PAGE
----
Until the seventh month of my pregnancy with my first child, I had been a vegetarian. That means I ate no meat for much of my adult life. It also means that as a thirty-three-year-old woman who hadn’t eaten chicken since she was sixteen, and who had never eaten fish growing up (unless you count frozen fish sticks, and I don’t), I had no clue what to do with either.
While I’m still not keen on preparing birds with bones— I know, I know, if I’m going to eat it I ought to be authentic, but I just can’t go there—I will readily cook the boneless, skinless variety. Over the years I’ve amassed quite a few chicken recipes, but after awhile, one can only eat so much chicken—no matter how it’s prepared.
In an attempt to mix things up a bit, I resolved last year to introduce more fish (sustainable, low mercury varieties) into our weekly meal rotations. The problem is, though, I have even less expertise when it comes to cooking fish than I did when I started eating chicken again. For some reason, fish really intimidates me. It could have something to do with the time my husband and I went to dinner with our friends Guy and Kym to this fancy-pants restaurant in Berkeley,CA. Kym, who is a worldly sort, ordered a fish entree. When her dinner arrived it looked as if it were poised to swim upstream. On the plate was no mere fillet—it was the whole fish, complete with scales and eyes. So, Kym, my well-traveled friend, sent the plate back in horror and ordered something else. The way I see it, if Kym couldn’t handle fish, then I’m really in the deep end. Maybe the key is to not attempt to eat or to cook a fish that’s staring you down.
Last night we had some friends over for dinner and I decided to grill some salmon. It’s in season now and our local natural marketplace has some gorgeous wild-caught fillets in stock (not an eye in sight, thankfully). I looked up a recipe for a simple red pepper glaze for the salmon and felt fairly confident of my ability to pull the dinner off.
Our guests arrived, I lit the grill, then started sauteing vegetables to add to the couscous. My three-month old started howling, so my husband did his best to calm her down while I finished up the couscous and glaze and made a salad. He put the salmon on the grill for me, and then took the baby upstairs for a diaper change. After a few minutes, I flipped the salmon and coated it with the red pepper glaze. Ok, not too bad, I’m thinking. I’ve got this.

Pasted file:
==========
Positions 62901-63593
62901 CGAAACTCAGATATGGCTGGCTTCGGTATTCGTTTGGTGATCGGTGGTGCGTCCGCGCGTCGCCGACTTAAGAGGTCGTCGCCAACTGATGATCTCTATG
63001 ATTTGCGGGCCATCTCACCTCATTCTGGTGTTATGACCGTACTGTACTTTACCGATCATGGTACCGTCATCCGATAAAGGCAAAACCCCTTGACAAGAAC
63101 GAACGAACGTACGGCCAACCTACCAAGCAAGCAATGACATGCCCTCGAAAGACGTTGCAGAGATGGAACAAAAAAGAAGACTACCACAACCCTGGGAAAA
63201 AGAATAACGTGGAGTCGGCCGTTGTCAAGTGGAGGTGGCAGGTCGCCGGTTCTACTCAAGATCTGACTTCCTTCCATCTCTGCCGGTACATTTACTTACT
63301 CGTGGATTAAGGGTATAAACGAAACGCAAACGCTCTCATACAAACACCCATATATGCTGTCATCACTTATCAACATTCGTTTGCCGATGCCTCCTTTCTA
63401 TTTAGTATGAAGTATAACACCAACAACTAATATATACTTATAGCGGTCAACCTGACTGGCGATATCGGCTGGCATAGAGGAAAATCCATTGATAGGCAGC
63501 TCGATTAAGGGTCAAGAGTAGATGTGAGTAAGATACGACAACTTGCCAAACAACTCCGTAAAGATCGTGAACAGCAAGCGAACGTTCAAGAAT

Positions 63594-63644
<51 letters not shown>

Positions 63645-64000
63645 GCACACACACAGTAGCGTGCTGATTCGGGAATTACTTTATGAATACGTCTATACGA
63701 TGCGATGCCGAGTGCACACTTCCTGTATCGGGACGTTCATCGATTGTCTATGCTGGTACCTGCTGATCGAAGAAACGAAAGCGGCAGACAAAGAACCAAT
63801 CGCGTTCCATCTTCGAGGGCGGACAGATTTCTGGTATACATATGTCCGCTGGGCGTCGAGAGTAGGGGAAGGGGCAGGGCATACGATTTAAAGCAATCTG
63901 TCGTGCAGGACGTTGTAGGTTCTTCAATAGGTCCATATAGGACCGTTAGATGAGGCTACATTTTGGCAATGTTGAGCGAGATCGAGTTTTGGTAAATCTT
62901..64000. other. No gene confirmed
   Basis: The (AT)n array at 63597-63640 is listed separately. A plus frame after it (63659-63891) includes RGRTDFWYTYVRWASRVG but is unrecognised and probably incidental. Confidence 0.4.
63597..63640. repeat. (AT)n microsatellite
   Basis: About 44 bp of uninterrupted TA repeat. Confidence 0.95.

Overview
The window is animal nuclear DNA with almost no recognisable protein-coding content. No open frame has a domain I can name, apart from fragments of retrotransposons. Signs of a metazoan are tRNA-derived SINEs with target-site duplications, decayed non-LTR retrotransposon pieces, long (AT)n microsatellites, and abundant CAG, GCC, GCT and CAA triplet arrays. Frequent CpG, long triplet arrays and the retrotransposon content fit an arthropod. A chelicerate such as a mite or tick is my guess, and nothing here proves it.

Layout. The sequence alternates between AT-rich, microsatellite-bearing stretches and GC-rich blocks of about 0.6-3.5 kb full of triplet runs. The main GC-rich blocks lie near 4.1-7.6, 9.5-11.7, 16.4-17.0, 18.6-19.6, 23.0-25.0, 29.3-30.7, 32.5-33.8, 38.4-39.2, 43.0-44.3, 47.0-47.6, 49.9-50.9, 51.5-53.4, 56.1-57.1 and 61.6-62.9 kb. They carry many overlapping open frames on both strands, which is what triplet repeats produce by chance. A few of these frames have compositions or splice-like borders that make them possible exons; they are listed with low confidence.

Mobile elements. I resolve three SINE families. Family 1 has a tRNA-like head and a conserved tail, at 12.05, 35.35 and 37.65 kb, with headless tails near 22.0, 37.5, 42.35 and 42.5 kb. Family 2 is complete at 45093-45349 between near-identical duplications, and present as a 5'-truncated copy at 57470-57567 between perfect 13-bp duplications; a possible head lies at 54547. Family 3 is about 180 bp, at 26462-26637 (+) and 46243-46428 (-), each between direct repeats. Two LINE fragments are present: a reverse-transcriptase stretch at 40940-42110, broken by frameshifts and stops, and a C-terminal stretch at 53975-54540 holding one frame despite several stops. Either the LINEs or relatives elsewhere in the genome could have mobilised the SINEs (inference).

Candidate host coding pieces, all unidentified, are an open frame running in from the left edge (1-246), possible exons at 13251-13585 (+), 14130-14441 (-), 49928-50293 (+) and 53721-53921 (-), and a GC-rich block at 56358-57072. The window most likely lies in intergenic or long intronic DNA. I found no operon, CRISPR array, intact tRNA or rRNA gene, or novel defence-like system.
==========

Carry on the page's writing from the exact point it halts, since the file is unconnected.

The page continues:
Meanwhile, however, my kids and our guests were playing with balls, bats, toys, etc. in and around the kitchen. Somehow in the middle of the chaos I let myself get distracted. And then it hits me. Fish is one of those finicky things that requires focus and undivided attention; two things a harried mom of three rarely has in great supply at dinner time. Maybe, I think, we should have ordered take-out.
So, my husband comes downstairs with the baby, puts her in her bouncy seat and starts setting the table. The couscous is a little “wet” as I’ve added too much liquid or too little couscous because I was busy chatting with our guests, so I pour off some liquid and add some salt and pepper to season. Amid the whirlwind of wine being poured into glasses, (stainless steel reusable) straws being put into glasses for the kids—I completely forget about the salmon on the grill. Crap!
Not unexpectedly, the salmon is, well, a bit crispy. So we’re left with couscous the kids probably won’t eat and a green salad. Oh well, I quip, there’s always cereal. The hungry assembled around the table aren’t laughing.
Luckily, the salmon fillets were on the thick side so even though the tops were looking grim, the insides were just slightly overcooked and thus, most of the fish was still edible. And two of the three kids ate some couscous, a minor victory as well.
However, given the narrowly averted dinner disaster, I’ve decided to follow a couple of simple rules next time I plan to cook fish: Use a timer and try to minimize distractions by keeping the kids out of the kitchen. If that fails—and it likely will in my house—try making something positive out of the situation.
There was a bit of salmon left over from last night’s dinner, so today I tried my hand at making a frittata. I have always enjoyed them when eating out or at other people’s homes but I had never attempted to make one myself. Using this recipe as a guide, I added some of the leftover salmon, a handful of mixed greens that included spinach and kale, onion, red pepper, and some grated parmesan cheese.
Turns out last night’s nearly charred salmon was easily transformed into today’s positively yummy frittata. And that, my friends, gives me hope for the next kitchen mishap. (It’s really just a matter of time.)
Keep cooking, Y’all.